Answering Your Common Questions About Federal Retirement

Retirement from a federal job comes with a host of benefits and considerations that differ significantly from the private sector. As you approach this significant phase in your life, you likely have several questions about how to navigate the process smoothly and ensure financial stability. Here, we address some of the most common questions about federal retirement.

What Are the Retirement Systems for Federal Employees?

Federal employees are generally covered under one of two retirement systems: the Civil Service Retirement System (CSRS) or the Federal Employees Retirement System (FERS). CSRS was established in 1920 and applies to employees who began their federal service before 1984. FERS, introduced in 1987, covers employees who started their service after 1983. The choice of system affects your pension benefits, contributions, and eligibility criteria.


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How Do I Calculate My Pension Benefits?

For CSRS employees, the pension is calculated based on years of service and the highest average salary over any consecutive three-year period. Typically, the formula is 1.5% of this average salary for each of the first five years of service, 1.75% for the next five, and 2% for each year thereafter.

Under FERS, the calculation is simpler. It’s generally 1% of the high-3 average salary multiplied by years of service. For those who retire at age 62 or later with at least 20 years of service, the multiplier increases to 1.1%.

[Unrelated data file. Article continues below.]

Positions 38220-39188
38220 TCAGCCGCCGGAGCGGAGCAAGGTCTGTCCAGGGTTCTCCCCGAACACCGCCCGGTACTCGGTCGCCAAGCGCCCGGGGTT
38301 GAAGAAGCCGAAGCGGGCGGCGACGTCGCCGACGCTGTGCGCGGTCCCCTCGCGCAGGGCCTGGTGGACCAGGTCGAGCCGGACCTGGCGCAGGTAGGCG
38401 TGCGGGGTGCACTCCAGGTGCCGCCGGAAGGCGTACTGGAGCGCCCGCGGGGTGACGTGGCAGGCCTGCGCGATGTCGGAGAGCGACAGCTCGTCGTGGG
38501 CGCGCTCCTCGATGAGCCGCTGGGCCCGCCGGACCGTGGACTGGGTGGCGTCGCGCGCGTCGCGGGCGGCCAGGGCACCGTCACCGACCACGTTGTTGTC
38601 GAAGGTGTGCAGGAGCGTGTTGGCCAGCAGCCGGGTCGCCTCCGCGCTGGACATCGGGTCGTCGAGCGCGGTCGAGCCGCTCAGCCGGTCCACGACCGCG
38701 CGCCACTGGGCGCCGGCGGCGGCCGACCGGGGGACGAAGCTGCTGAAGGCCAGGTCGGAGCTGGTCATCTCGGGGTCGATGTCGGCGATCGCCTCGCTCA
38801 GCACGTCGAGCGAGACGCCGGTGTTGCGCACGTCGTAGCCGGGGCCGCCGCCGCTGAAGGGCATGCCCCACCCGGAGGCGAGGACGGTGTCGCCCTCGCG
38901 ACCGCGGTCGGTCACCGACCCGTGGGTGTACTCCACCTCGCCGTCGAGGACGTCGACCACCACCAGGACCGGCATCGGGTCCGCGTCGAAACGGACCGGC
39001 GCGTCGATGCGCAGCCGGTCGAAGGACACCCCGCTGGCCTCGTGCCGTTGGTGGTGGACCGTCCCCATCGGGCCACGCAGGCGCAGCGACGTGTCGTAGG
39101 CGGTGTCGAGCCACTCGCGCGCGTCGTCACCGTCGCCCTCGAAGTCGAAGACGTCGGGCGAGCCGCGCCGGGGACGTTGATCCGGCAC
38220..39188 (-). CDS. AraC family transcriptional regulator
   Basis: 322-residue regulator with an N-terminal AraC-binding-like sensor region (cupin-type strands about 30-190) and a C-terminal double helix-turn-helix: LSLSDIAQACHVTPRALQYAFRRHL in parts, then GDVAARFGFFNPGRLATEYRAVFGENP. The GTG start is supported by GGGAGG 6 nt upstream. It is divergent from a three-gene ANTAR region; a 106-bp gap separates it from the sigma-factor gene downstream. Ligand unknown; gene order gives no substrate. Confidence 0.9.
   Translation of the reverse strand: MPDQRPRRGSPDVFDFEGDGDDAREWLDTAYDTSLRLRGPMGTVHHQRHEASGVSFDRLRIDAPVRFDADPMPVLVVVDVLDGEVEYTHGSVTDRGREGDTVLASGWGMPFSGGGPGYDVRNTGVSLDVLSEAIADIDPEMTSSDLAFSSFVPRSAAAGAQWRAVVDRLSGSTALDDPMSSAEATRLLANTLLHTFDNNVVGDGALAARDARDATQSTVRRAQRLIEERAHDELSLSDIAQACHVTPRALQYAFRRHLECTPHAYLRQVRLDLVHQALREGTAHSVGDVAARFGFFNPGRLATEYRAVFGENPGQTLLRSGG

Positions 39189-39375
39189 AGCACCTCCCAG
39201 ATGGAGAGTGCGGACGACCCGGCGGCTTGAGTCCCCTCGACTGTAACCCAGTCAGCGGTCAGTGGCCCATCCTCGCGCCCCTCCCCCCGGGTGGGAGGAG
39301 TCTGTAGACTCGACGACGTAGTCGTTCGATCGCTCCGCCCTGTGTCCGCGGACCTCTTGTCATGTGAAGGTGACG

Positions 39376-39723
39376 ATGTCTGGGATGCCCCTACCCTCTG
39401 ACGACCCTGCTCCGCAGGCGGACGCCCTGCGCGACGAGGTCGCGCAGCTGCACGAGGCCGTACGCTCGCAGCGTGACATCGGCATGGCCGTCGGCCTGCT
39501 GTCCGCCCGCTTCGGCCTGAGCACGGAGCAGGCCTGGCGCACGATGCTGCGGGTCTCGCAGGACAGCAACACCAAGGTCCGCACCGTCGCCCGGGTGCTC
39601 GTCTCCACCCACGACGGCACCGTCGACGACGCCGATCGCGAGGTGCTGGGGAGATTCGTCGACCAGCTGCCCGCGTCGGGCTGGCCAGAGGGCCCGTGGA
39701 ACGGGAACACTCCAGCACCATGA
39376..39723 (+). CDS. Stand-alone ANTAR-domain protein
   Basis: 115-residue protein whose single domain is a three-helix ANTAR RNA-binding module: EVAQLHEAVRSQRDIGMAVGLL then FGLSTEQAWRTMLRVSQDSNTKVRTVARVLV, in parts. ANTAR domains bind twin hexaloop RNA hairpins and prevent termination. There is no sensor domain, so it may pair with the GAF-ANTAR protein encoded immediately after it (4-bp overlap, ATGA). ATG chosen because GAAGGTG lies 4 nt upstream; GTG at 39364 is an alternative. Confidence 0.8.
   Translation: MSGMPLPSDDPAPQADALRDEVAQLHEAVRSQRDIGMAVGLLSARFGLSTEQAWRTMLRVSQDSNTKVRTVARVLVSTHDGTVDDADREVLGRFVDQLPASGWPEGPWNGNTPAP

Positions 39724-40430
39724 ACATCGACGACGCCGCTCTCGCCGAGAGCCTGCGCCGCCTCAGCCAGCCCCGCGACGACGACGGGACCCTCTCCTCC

What Are the Requirements for Retirement Eligibility?

Eligibility for retirement under CSRS and FERS depends on your age and the number of years of service. Under CSRS, you can retire at age 55 with 30 years of service, at 60 with 20, or at 62 with 5. For FERS, you can retire at your minimum retirement age (MRA) with 30 years of service, at 60 with 20, or at 62 with 5. The MRA varies from 55 to 57, depending on your year of birth.

Can I Continue Health and Life Insurance into Retirement?

Yes, federal retirees can continue their health benefits (FEHB) and life insurance (FEGLI), provided they meet certain conditions. You must have been enrolled in these programs for the five years immediately before retirement or from your earliest opportunity to enroll.

What About Social Security and Thrift Savings Plan Benefits?

FERS employees contribute to Social Security and are eligible for benefits, which complement their FERS annuity and Thrift Savings Plan (TSP) distributions. The TSP functions like a 401(k), allowing you to contribute a portion of your income tax-deferred and receive matching contributions from the government up to a certain limit.

Watch the video above to learn more or get in touch with Serving Those Who Serve today! .

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